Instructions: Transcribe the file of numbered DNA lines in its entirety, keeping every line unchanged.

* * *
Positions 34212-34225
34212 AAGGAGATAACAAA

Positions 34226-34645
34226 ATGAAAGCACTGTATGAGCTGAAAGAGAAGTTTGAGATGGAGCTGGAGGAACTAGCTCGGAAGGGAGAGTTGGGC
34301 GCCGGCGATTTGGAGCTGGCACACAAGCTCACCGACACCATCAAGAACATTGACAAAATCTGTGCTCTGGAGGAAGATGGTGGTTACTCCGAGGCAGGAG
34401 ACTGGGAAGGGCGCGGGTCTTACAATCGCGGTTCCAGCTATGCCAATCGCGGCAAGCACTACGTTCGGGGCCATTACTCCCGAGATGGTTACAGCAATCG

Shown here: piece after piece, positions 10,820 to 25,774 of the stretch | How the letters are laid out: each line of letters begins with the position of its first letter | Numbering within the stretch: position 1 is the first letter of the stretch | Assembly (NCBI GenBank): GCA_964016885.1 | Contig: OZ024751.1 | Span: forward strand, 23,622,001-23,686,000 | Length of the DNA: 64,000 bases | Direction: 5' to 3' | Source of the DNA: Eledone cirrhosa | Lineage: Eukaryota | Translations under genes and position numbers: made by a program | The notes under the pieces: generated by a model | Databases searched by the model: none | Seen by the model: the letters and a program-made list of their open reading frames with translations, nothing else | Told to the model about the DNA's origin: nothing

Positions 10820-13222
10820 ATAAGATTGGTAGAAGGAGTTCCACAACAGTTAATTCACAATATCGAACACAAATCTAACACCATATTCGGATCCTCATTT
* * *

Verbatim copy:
Positions 34212-34225
34212 AAGGAGATAACAAA

Positions 34226-34645
34226 ATGAAAGCACTGTATGAGCTGAAAGAGAAGTTTGAGATGGAGCTGGAGGAACTAGCTCGGAAGGGAGAGTTGGGC
34301 GCCGGCGATTTGGAGCTGGCACACAAGCTCACCGACACCATCAAGAACATTGACAAAATCTGTGCTCTGGAGGAAGATGGTGGTTACTCCGAGGCAGGAG
34401 ACTGGGAAGGGCGCGGGTCTTACAATCGCGGTTCCAGCTATGCCAATCGCGGCAAGCACTACGTTCGGGGCCATTACTCCCGAGATGGTTACAGCAATCG

Shown here: piece after piece, positions 10,820 to 25,774 of the stretch | How the letters are laid out: each line of letters begins with the position of its first letter | Numbering within the stretch: position 1 is the first letter of the stretch | Assembly (NCBI GenBank): GCA_964016885.1 | Contig: OZ024751.1 | Span: forward strand, 23,622,001-23,686,000 | Length of the DNA: 64,000 bases | Direction: 5' to 3' | Source of the DNA: Eledone cirrhosa | Lineage: Eukaryota | Translations under genes and position numbers: made by a program | The notes under the pieces: generated by a model | Databases searched by the model: none | Seen by the model: the letters and a program-made list of their open reading frames with translations, nothing else | Told to the model about the DNA's origin: nothing

Positions 10820-13222
10820 ATAAGATTGGTAGAAGGAGTTCCACAACAGTTAATTCACAATATCGAACACAAATCTAACACCATATTCGGATCCTCATTT